Content reviewed by Karen Rubenstein, LMFT
When people consider drug use, they often think of recreational substance use or the use of illicit drugs. However, not all people who use drugs do so for recreational purposes. Many people also use drugs as medicine. This is especially true of prescription medications and holistic supplements. Although some substances can promote health and wellness, the use of drugs can also result in the development of addiction.
Since there is a wide variety of reasons why people use drugs, it is essential to understand these motivations in order to offer the best possible help to users of drugs if and when that help is needed. In general, there are four main reasons why people use drugs: to feel good, to feel better, to do better, satisfy curiosity and to ease social pressures.
#1. Using Drugs to Feel Good
To no one’s surprise, people mainly use drugs to feel “good” or loosen up. Nearly all drugs share one thing in common: they all interfere with how the brain communicates with itself. Naturally, the brain is wired to seek out and motivate behaviors that produce feelings of pleasure and reward. A healthy brain seeks out those feelings through eating, socializing and having sex. However, once substance use is introduced to the brain, natural rewards seem less pleasurable because drug use produces dopamine surges in the brain that exceed the dopamine achieved from any natural reward.
Once the brain is introduced to substance use, it is only a matter of time before it encourages substance-seeking and substance-using behavior repeatedly to achieve the desired effects. It should also be acknowledged that every drug produces different effects. For example, some people turn to alcohol because they perceive it as a mood-booster. Similarly, some people may turn to marijuana because they perceive it as calming or relaxing.
#2. Using Drugs to Feel Better
Another reason why people use drugs is to feel better. Although many people may first turn to alcohol and other drugs due to curiosity, most people do so because they are looking for an emotional escape. Self-medicating refers to using substances to treat or manage distressing symptoms. Self-medicating can exacerbate existing mental health problems despite substance use producing temporary relief from symptoms. Self-medicating can quickly contribute to the development of addiction or chemical dependency.
It is also essential to understand that many people benefit from prescription medication, which some people may classify as drug use to feel better. However, individuals diagnosed with depression, anxiety, mood and personality disorders or other mental health conditions may need prescription medication to function in their daily life. Mental health disorders contribute to an imbalance of essential neurotransmitters and other chemicals in the brain. Medicines such as anti-anxiety medications, antidepressants and antipsychotics help regulate and balance neurotransmitters in the brains of individuals living with mental health conditions.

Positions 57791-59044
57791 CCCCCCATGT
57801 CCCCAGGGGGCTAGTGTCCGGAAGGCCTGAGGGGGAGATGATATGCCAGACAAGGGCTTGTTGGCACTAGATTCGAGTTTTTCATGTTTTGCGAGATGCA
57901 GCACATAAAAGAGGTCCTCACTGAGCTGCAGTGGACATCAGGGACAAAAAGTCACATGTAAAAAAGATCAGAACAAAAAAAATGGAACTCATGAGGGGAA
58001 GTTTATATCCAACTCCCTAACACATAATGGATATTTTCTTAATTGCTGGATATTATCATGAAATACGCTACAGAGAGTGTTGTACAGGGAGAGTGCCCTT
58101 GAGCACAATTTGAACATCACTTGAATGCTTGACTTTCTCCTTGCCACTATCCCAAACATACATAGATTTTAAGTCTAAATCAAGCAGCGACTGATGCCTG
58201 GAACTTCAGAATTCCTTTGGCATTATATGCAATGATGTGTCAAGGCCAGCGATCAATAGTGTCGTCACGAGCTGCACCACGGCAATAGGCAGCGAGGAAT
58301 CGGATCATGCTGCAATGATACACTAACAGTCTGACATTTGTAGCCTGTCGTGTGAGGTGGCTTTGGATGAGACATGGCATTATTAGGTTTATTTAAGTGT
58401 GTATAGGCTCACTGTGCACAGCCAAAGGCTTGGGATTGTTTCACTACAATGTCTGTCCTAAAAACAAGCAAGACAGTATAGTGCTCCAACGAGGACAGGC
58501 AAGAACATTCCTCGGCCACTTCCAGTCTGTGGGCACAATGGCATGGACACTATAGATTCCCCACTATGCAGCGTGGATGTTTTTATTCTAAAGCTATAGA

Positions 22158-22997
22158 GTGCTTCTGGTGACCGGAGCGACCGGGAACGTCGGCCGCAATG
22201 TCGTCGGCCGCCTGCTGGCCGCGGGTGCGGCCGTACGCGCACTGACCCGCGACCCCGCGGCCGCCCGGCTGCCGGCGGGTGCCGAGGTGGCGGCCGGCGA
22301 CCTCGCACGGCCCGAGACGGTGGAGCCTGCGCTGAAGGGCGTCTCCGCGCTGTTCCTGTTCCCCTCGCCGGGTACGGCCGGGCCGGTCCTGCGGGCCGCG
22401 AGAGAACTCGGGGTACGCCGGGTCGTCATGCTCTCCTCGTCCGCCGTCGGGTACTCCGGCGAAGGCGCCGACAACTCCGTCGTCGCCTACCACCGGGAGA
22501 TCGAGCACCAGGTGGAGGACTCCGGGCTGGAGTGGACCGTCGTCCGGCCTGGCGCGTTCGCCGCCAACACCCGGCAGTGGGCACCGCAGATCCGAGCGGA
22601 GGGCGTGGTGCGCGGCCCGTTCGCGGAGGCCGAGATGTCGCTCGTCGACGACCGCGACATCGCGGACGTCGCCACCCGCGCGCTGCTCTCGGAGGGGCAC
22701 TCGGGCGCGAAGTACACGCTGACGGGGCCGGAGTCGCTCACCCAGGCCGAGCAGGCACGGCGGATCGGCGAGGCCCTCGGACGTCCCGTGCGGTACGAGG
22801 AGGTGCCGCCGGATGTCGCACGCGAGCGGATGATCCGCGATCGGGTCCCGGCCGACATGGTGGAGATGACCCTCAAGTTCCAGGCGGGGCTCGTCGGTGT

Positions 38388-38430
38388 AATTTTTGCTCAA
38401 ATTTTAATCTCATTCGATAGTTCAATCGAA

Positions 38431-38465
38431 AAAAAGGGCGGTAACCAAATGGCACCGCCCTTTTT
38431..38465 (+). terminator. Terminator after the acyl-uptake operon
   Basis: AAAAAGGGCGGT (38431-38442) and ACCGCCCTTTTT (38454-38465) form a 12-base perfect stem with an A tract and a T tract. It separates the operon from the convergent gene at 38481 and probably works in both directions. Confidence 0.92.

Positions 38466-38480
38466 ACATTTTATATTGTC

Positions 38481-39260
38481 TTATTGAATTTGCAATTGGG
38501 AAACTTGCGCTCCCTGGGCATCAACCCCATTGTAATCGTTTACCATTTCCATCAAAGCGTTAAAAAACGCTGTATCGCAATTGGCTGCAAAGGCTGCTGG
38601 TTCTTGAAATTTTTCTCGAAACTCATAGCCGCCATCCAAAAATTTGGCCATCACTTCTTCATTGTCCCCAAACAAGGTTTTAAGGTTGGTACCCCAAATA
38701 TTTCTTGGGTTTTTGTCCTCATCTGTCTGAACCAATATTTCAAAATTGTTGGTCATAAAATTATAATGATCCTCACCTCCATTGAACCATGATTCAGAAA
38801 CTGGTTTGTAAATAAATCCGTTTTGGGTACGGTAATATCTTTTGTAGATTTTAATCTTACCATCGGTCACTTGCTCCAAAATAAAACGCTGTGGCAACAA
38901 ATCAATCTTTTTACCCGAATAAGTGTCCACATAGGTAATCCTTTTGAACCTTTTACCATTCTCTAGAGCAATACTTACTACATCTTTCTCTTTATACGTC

#3. Using Drugs to Work or in Social Situations
Some people may use drugs recreationally because they believe the substances can help them work, perform or behave better. Caffeine, for example, is one drug that many people rely on to help kickstart their day. Similarly, some people may believe that alcohol can help them feel more relaxed and communicative during social situations.
Prescription medicines are also used to help people with mental health or cognitive challenges perform better. For example, stimulant drugs can produce significant benefits to memory, attention and mood. Stimulants are often prescribed to individuals with ADHD/ADD as these individuals often experience a shorter attention span, impulsive behavior and hyperactivity. Stimulants are commonly abused recreationally by both working professionals and college-aged students to increase attention, alertness and energy.
#4. Using Drugs to Satisfy Curiosity and Ease Social Pressures
If for no other reason, many people initially use drugs to satisfy their curiosity or to ease social pressures. Many people’s first experience with drug use may be alcohol or cigarettes, as they are legal, easily obtainable and more societally accepted than illicit substances. However, both alcohol and cigarettes can function as gateway drugs. A gateway drug is any drug that can lead to the use of more addictive substances.
Curious adolescents and teens need to realize that although alcohol and other drug use may seem exciting and provide temporary pleasure, myriad consequences can result from drug use. Consequences can result from using a drug even once, especially if an individual has additional addiction risk factors. If experimentation has already begun, it is vital to connect with preventative resources and other treatment opportunities. Although you may believe that you can manage and control your recreational substance use, the science of addiction reports that recurrent substance use may eventually lead to losing control over substance use. Bring your curiosity and experimentation to a halt before you experience worsening consequences or the development of addiction.
Authentic Recovery Center is a mental health and addiction treatment center that recognizes the different reasons people use drugs. We want to help you reach your most authentic human potential without relying on the use of recreational drugs. We offer several different treatment programs to help individualize our patient care. To learn more about our programs, call us today at (866) 786-1376.